The BCA Undergraduate Scholarship offers young talents an opportunity to contribute to the development of our safe, high-quality and sustainable built environment. Kwa Chin Soon shares on how he helps to champion the mission of BCA.
Our built environment refers to the human-made space which encompasses buildings, parks and neighbourhoods where people live, work and play. The Building and Construction Authority (BCA)’s vision is to have a future-ready built environment for Singapore. While maintaining the safety, sustainability and quality of our built environment, BCA strives to ensure that Singapore continues to be recognised as a unique and distinctive global city. This is achieved with the help of BCA’s team of civil engineering experts, which includes the geotechnical engineers.
Geotechnical engineers are experts in the behaviour of earth materials and their interaction with man-made elements such as foundations, flatwork and pipelines. Their work extends to evaluating the suitability of potential construction sites, assessing the ease with which soil can be excavated and ascertaining if materials at a site can support construction activities.
Kwa Chin Soon is one of BCA’s geotechnical engineers. He chose to take up the BCA Scholarship to pursue his desired course of study and apply his theoretical knowledge in his career thereafter. ‘BCA regulates the construction industry and plays a huge role in leading and transforming Singapore’s built environment. In addition to applying my theoretical knowledge in BCA, I also wish to make a difference to Singapore’s built environment,’ says Chin Soon.
Chin Soon’s interest in civil engineering intensified when he moved into a developing town at the age of 15. He witnessed the con-struction of Compass Point and LRT tracks from what used to be bare land. He tells us, ‘My interest in creating and transforming Singapore’s landscape from just bare land has been developing since young. My father was a carpenter and I often saw him creating large furniture from simple materials. This propelled me towards a profession in civil engineering.’
Today, Chin Soon’s job as a senior engineer in the Deep Excavation and Geotechnical Department sees him ensuring that both normal and geotechnical building works comply with high standards of safety. He explains that the challenges in processing geotechnical building works include preventing damages that these works cause to adjacent structures, a complex task considering the dense nature of Singapore’s built environment. He prevents such issues by carrying out active monitoring and frequent site inspections to identify tell-tale signs that could lead to potential problems.
He elaborates on his work scope, ‘Each project requires different construction work processes. These can range from a 10-metre deep excavation and a slope stability calculation to tunnelling for an MRT project. As Singapore’s ground conditions vary spatially, good geological information is extremely important to ensure the design safety and quality.’
Chin Soon’s most memorable experience in BCA was when he travelled to Norway with another government agency on a study trip, to observe Norway’s underground rock caverns used as facilities. ‘It was indeed an eye-opening experience. We visited the Gjøvik Olympic Cavern Hall which is the largest public cavern hall in the world, and also got to interact with top professionals and academia in the rock mechanism and geology field,’ Chin Soon reminisces.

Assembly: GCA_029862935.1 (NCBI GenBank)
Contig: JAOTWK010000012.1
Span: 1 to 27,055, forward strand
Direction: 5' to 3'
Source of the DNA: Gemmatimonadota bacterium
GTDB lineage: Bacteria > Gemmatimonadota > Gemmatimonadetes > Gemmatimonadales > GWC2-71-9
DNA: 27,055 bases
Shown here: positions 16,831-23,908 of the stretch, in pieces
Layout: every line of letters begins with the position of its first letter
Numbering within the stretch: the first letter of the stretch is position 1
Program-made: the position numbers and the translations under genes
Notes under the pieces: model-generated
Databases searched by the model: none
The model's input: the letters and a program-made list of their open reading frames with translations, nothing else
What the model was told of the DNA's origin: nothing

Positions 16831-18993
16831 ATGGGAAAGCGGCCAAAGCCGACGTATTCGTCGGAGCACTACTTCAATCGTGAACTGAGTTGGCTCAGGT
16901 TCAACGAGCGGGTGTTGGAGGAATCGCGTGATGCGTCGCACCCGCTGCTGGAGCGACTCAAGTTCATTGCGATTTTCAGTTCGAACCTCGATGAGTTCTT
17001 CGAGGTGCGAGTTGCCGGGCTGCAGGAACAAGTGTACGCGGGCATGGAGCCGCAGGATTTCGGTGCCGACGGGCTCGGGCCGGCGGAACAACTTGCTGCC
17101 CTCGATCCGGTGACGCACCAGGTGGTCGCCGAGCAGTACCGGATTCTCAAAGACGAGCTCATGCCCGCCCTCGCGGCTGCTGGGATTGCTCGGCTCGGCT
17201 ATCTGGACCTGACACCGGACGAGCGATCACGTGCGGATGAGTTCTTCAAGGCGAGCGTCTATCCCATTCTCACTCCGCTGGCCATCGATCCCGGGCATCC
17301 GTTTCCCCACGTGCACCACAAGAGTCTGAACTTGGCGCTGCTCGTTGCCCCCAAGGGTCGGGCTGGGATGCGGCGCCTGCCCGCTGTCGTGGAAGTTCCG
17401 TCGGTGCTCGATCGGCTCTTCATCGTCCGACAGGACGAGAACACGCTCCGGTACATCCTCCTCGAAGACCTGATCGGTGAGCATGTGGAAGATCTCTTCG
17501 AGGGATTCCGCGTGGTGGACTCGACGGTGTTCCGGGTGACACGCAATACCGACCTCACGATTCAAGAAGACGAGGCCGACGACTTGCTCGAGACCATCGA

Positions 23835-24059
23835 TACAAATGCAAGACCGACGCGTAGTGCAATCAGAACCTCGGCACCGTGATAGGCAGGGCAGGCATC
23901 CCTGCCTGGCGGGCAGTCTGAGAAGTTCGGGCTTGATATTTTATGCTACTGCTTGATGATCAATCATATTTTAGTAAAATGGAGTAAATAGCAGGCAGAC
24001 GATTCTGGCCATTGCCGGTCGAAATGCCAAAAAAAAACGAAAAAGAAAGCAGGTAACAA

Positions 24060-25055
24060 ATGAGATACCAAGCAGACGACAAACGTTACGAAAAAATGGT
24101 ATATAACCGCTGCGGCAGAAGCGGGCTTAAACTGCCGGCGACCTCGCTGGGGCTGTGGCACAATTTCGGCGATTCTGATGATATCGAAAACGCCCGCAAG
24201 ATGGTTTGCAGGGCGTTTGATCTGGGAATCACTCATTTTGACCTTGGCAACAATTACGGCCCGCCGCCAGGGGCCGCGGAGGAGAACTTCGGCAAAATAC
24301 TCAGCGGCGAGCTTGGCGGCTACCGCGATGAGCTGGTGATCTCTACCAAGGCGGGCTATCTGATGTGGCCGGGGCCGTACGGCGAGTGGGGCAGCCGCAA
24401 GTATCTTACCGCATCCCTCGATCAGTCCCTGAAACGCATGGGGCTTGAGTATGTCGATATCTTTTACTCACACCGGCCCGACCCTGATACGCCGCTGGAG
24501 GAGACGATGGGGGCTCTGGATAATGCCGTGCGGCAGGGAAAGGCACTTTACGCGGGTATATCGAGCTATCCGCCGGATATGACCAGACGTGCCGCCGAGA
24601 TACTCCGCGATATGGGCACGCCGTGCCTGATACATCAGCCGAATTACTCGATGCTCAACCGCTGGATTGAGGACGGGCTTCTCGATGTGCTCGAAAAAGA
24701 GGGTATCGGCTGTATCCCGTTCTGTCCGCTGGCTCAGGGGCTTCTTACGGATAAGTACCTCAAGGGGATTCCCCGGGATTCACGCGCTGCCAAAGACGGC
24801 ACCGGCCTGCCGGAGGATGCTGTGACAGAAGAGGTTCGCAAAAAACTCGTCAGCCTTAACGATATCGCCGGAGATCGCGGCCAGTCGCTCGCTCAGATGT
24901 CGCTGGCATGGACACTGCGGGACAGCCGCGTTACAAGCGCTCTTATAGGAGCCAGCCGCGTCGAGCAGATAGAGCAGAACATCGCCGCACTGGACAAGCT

Chin Soon’s adventures began even before he started working in BCA. While studying at NUS, BCA enabled him to participate in an overseas exchange programme in Sweden’s Lund University where he learned about the structural design and urban sustainability of Sweden’s built environment. He also embarked on several independent studies which include topics like sheet pile design, rock joint discontinuity assessment and the comparison of steel design between different structural codes.
One of his achievements as an undergraduate was to help his team come in first place amongst 42 other international teams in an international earthquake modelling competition held in Taiwan.
He shares, ‘My BCA Scholarship gave me a great sense of purpose when I was studying. In fact, my desire to represent NUS in the earthquake engineering challenge was sparked by the motivation to apply the knowledge I gained through my independent studies!’
Chin Soon acknowledges that with a denser built environment, there is a need to find new solutions. He believes that developing an underground city will help alleviate the problem of land scarcity in Singapore.
He elaborates, ‘Developing a city underground is definitely a feasible option. This option will also become more attractive as the opportunity cost of land use above the ground becomes higher. However, we would have to take into account more than just the engineering challenges. Our perspectives, social interactions and lifestyle when working in an underground city would be quite different and take a lot of getting used to.’
With that said, Chin Soon advises aspiring scholars to work towards determining the aspect of the built environment to which they want to apply their technical knowledge. He concludes, ‘The aspiring scholars must understand the role BCA plays in Singapore, and think about where his passion lies in this industry, in order to convince the interviewers. For instance, the applicant should have given thought if he wants to do Architecture, Sustainable Design or Civil Engineering.’
Kwa Chin Soon
BCA Local Undergraduate Scholarship
Now: Senior Engineer, Deep Excavation & Geotechnical Department
Attained: Bachelor of Engineering (Civil) and Master of Social Science in Applied Economics from NUS; Master of Engineering in Geotechnology from Massachusetts Institute of Technology, USA
From: Victoria JC